The authors hypothesize that the Death Star ** be able to destroy this by shutting down some of its non-critical system, like life support.
And he wouldn't put that past the Empire given there are spotty record on providing basic workplace safety features like handrails.
Now, this paper is actually underestimating the power of this technological terror, and by extension, the power of the Force.
In Star Wars, we see the destruction of Alderaan, in but a few second, the planet explodes, sending fragments away.
But assuming that Alderaan is similar to the earth, that exploding ball of plasma is exploding at many times the escape velocity.
Look at this demo universe as an example to show how slow escape velocity is when you're comparing it to the size of the earth.
It's now particularly dramatic unless of course you're on the surface of that planet.
This is of course dumb because Star Wars is a movie and the audience expects special effect to well reward them rather than bore them.
If we reexamine the sequences in slow move, we can see that within a second, the ball of the pulverized planet is about two to three times the size of the original planet.
So the substantial part is moving at over 10000 kilometers per second.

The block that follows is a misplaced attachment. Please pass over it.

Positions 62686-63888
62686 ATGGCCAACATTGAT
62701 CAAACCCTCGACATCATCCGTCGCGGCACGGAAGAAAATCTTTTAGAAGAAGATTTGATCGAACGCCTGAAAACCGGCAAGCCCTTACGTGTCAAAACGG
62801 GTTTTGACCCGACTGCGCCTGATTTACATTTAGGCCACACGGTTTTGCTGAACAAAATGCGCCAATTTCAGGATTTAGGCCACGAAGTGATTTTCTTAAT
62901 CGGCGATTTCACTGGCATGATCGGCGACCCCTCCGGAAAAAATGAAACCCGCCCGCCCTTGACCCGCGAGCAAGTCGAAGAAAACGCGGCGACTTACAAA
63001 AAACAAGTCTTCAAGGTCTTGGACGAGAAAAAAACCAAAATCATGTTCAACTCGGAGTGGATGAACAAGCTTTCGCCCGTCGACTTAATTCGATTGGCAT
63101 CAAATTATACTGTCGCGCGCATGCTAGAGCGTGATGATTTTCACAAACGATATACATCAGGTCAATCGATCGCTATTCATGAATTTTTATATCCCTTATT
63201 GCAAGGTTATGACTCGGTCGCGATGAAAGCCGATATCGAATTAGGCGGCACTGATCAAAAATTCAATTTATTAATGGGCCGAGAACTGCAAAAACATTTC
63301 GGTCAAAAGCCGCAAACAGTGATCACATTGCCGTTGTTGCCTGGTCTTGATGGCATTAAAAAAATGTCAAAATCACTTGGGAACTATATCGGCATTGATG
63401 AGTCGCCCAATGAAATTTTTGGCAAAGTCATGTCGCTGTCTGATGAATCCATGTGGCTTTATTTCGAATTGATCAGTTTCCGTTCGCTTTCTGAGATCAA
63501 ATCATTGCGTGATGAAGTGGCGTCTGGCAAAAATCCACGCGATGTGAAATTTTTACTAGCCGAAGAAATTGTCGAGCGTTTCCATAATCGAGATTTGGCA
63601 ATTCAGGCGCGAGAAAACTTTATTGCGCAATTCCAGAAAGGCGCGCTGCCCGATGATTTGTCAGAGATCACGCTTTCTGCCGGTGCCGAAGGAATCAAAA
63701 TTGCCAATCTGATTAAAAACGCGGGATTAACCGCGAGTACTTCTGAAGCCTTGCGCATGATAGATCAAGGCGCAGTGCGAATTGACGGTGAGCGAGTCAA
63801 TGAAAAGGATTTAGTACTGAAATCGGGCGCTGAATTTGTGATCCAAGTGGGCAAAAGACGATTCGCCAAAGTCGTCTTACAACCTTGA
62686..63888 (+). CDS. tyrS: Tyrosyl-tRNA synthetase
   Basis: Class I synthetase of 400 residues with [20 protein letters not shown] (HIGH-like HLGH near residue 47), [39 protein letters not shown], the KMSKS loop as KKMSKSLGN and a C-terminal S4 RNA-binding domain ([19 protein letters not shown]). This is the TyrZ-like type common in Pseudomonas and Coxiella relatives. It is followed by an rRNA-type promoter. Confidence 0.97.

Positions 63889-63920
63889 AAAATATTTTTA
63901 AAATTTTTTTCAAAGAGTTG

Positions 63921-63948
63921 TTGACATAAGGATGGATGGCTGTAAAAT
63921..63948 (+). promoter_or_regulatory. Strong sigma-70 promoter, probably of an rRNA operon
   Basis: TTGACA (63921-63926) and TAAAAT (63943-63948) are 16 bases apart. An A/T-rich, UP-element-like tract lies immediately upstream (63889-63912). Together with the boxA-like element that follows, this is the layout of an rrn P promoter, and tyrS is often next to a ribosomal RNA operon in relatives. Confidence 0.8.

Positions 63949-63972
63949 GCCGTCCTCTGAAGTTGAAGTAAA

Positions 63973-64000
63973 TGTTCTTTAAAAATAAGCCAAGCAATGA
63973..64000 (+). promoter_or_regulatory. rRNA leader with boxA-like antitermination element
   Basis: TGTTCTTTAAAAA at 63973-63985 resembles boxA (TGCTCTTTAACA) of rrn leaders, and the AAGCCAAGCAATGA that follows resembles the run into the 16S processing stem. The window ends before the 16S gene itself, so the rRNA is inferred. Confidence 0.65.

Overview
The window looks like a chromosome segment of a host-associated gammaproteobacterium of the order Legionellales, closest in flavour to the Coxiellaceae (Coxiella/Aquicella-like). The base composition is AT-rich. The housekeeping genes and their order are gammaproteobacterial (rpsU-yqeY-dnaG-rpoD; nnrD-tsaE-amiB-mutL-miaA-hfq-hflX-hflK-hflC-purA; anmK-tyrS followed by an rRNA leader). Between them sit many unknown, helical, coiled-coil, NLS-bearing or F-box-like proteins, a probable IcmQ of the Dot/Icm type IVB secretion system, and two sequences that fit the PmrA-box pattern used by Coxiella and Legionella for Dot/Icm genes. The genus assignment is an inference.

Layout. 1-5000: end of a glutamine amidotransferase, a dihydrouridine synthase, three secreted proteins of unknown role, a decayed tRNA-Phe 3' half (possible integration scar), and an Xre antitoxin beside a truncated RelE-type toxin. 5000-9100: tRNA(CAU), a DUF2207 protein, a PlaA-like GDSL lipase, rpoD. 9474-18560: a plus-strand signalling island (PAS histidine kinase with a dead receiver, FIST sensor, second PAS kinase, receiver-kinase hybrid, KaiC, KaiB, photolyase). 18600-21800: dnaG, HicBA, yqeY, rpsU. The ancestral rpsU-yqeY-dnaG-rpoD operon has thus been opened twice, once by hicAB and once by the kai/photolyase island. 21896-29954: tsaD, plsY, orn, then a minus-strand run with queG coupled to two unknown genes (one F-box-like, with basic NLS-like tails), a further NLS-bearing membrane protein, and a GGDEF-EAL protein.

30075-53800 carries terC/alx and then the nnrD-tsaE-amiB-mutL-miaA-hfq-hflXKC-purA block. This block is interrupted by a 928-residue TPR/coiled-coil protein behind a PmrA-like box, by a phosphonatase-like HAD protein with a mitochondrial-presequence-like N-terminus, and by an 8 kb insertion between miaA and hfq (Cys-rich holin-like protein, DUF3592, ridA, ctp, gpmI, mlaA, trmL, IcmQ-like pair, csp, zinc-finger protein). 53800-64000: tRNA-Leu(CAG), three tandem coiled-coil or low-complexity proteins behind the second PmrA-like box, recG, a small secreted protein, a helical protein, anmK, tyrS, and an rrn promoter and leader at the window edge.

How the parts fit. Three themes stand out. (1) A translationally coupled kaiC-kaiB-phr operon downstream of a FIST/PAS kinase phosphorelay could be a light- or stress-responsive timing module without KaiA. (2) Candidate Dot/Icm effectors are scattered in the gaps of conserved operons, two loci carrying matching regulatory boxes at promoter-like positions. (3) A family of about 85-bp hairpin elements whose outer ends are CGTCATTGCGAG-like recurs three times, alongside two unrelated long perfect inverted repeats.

We're dealing with velocities many times higher than the escape velocity
and the gravitational binding energy is really a small correction compared to the kinetic energy required to accelerate a planet's worth of mass up to these speeds.
To be fair, this is an explosion and it's more like a range of velocities,
but even if we take say a baseline of 1000 kilometers per second,
the energy required to obliterate Alderaan in this manner that will satisfy movie goers, is about 3 times 10 to the 36 Joules,
are once again 3 trillion trillion trillion Joules.
Now, in the Force awakens we have a new generation of planet busting super weapon that can project its beam of destruction over interstellar distances and destroy entire solar system,
but moreover, it's powered by a star which gives me another opportunity to invoke real physics.
Our Sun emits roughly 3.85 times 10 to 26 watts of power, or again in illion speak, 385 trillion trillion Joules per second,